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Board of Supervisors

Holiday lights contests set to light up cities and towns throughout the county

Several cities and towns in San Bernardino County are holding contests and holiday lights events to bring out the holiday spirit in our communities this year.

There are three entries in the Holiday Porch Decorating contest in the Town of Yucca Valley this year. These beautiful images show the residents there are feeling merry and bright!

The City of Montclair judged their Holiday Lights contest this year and you can view the winners here to see who is lighting up their neighborhoods.

In the City of Chino Hills there is a Holiday Home Decorating Contest that closes Friday, December 11.

Judging will be based on the following criteria and there will be one winner for each category:

-Best Holiday Spirit
-Classic Holiday
-Best in Show

Winners will be notified on Wednesday, December 16.

The City of Upland has a Home for the Holidays house decorating contest to bring cheer to their neighborhoods!  Judging was based on curb appeal only for exterior decorations, including decorations that are visible outside.

This year’s decorating categories included:

 

 

 

 

 

 

 

 

 

 

 

 

 

 

 

 

 

 

 

 

 

 

 

 

 

 

 

 

 

 

 

 

 

 

 

 

 

The City of Twentynine Palms hosted a Community Light Decorating Contest & Self-Guided Tour Saturday, December 5.

The address list for the homes that participated can be found on the City’s website for the remainder of the month for all to enjoy

And last, but not ever least, in our own Winter Wonderland of Big Bear Lake, residents may visit the Big Bear Grizzly newspaper to see the Deck the House Holiday Lights Contest featuring 12 homes in Big Bear Valley decorated and entered in the contest. There is a link for voting on their website and a link to the addresses the site as well and in the weekly newspaper at https://bigbeargrizzly.net/.

December 9, 2020 Update

The County Update publishes each Wednesday and also as needed, to share important news and resources in our battle against COVID-19 and to keep our economy running. We remain here for you. #SBCountyTogether

For latest COVID-19 statistics and important links, scroll to the bottom of today’s Update

In today’s Update:

  • FAQs for pending vaccines now available
  • Where did CARES Act funding go?
  • 6 Tips for handling stress during the holidays
  • No-cost business webinars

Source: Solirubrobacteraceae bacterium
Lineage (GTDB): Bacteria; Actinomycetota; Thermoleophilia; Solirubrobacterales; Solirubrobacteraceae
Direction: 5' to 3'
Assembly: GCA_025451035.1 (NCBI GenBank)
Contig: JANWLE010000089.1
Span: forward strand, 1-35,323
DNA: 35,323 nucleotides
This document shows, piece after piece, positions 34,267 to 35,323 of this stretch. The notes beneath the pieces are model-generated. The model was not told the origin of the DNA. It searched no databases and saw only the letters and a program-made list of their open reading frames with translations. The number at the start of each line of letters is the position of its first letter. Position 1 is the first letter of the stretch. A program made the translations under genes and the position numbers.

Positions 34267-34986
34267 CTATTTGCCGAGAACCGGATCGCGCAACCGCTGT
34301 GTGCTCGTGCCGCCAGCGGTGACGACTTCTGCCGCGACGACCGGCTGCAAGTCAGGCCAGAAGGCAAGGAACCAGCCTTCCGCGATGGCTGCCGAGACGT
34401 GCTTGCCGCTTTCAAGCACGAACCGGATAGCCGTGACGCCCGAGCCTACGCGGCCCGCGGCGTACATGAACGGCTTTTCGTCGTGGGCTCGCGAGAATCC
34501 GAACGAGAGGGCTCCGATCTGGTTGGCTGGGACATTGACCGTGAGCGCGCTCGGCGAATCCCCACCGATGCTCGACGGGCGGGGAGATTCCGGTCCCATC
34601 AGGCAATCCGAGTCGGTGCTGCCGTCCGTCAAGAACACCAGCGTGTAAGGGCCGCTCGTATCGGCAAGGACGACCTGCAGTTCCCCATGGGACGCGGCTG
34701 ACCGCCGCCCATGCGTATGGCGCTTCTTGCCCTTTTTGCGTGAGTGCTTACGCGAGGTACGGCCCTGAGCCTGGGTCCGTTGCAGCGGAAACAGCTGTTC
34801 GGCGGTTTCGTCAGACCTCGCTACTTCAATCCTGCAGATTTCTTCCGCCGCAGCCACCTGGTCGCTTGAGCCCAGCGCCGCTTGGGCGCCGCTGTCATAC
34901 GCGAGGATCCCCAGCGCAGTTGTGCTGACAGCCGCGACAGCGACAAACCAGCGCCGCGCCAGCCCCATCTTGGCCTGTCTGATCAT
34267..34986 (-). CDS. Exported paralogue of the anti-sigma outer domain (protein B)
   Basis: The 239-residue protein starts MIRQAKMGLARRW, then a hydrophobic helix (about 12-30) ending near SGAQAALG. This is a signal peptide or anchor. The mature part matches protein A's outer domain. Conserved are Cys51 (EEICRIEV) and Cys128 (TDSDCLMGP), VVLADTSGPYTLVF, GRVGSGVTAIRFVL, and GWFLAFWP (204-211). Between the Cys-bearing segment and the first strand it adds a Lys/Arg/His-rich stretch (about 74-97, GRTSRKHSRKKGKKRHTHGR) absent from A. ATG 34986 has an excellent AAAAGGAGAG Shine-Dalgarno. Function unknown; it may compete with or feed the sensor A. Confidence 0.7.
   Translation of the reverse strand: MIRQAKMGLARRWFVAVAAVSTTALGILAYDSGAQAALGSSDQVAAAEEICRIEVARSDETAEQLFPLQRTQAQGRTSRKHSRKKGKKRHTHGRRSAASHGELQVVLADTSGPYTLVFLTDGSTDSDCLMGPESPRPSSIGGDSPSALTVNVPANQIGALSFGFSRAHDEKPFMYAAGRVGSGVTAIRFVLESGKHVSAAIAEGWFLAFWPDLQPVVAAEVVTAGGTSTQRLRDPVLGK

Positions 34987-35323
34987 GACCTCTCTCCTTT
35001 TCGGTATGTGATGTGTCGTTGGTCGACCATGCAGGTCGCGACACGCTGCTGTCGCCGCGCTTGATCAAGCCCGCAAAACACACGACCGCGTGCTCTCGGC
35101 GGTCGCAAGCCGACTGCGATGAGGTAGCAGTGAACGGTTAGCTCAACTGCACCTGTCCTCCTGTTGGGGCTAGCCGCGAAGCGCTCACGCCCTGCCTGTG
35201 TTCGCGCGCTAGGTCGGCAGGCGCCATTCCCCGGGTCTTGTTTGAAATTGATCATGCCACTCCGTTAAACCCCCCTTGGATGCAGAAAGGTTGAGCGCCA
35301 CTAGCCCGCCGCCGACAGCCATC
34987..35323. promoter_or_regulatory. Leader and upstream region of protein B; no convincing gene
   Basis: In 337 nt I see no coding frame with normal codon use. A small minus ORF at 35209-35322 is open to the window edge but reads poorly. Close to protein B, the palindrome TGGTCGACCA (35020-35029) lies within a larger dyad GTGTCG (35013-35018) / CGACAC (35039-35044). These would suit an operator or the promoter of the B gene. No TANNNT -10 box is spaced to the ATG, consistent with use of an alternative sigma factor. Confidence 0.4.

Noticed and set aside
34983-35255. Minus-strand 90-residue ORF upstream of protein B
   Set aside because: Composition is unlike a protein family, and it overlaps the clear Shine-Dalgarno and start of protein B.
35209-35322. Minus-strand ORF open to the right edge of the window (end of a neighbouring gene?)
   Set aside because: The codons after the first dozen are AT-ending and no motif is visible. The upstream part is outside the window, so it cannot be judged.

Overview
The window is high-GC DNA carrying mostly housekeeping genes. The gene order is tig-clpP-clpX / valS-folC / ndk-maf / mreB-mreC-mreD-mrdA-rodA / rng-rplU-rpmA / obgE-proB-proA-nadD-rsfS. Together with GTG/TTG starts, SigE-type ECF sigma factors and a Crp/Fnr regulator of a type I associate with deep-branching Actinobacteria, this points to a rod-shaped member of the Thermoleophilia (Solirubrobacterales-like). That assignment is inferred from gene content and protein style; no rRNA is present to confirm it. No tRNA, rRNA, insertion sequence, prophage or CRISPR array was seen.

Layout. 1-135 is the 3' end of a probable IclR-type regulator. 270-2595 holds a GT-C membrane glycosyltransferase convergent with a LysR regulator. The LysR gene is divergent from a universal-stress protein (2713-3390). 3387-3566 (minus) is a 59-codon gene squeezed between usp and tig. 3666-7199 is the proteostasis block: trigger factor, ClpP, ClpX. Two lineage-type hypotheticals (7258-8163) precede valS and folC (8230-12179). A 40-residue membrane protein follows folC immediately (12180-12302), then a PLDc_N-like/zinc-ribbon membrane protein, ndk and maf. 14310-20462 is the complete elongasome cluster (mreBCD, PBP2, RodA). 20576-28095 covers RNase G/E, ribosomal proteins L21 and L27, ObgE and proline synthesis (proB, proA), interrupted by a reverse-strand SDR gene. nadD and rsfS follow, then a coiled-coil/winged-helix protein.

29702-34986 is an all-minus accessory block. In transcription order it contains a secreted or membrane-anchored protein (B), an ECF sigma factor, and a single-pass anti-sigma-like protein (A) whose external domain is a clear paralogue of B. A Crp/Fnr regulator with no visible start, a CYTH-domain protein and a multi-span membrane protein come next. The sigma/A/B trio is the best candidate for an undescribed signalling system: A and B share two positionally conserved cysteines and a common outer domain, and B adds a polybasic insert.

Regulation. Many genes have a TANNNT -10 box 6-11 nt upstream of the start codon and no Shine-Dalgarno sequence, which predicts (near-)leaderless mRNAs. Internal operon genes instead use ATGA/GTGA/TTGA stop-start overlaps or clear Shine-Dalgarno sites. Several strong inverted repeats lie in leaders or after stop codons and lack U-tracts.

• Sheriff COVID-19 cases update

FAQs on New Vaccines Now Available on County Website

The County of San Bernardino and Arrowhead Regional Medical Center (ARMC) are committed to implementing a comprehensive response to the COVID-19 vaccination process based on guidelines established by the CDC, California Department of Public Health and the San Bernardino County COVID-19 Vaccination Task Force.

To help keep our county residents informed and up-to-date, we will be sharing breaking news on the rollout of the vaccine through this County Update and on a dedicated page on the County website. Launching today are Frequently Asked Questions (FAQs) that share what we know now about the upcoming COVID-19 vaccinations and phased rollout.

The FAQs cover the following topics:

  • Vaccine testing process and current vaccinations under development (or available)
  • Timing of vaccine availability and phases of vaccine allocation
  • Safety of the vaccine and administering of shots
  • Links to information resources

The FAQs can be found through the dedicated link on the https://sbcovid19.com/ webpage and will be updated as new information becomes available.

“There is no bigger news right now in our fight against COVID-19 than the arrival and successful delivery of these vaccines to all San Bernardino County residents,” said Board of Supervisor Chairman Curt Hagman. “Throughout this pandemic, we’ve prioritized sharing information as we get it with our residents and businesses, and the rollout of the vaccine will be no different.”

The Food and Drug Administration (FDA) is meeting on December 10 at which time it is anticipated that they will approve the first vaccine, which will be from Pfizer-BioNTech. Pre-positioned vaccines are scheduled to arrive in California on December 15 or 16. The Advisory Committee on Immunization Practices (ACIP), which is a committee within the CDC that provides advice and guidance on effective control of vaccine-preventable diseases, will meet in an emergency meeting on December 11 and 13 and is expected to recommend use of the first COVID-19 vaccine. On December 17, the FDA is meeting and is anticipated to approve the second vaccine, which will be from Moderna Inc.  These first doses of the vaccine are intended to go to frontline healthcare workers in our County hospitals.

CARES Act Investments Will Benefit County Long After Pandemic Ends

Earlier this year, Congress passed and the president signed the Coronavirus Aid, Relief and Economic Security Act, better known as the CARES Act. The legislation earmarked $150 billion in federal support to state and local governments, with San Bernardino County ultimately receiving $430.6 million.

Among the Board of Supervisor’s responsibilities were determining the most effective allocation of those funds to the County’s cities, towns, schools and school districts, fire districts and private hospitals — as well as investments made at the county level.

While many of the resulting expenditures focused on mitigating the spread of the virus, many organizations have made infrastructure improvements that will enhance efficiency and effectiveness long after the pandemic subsides.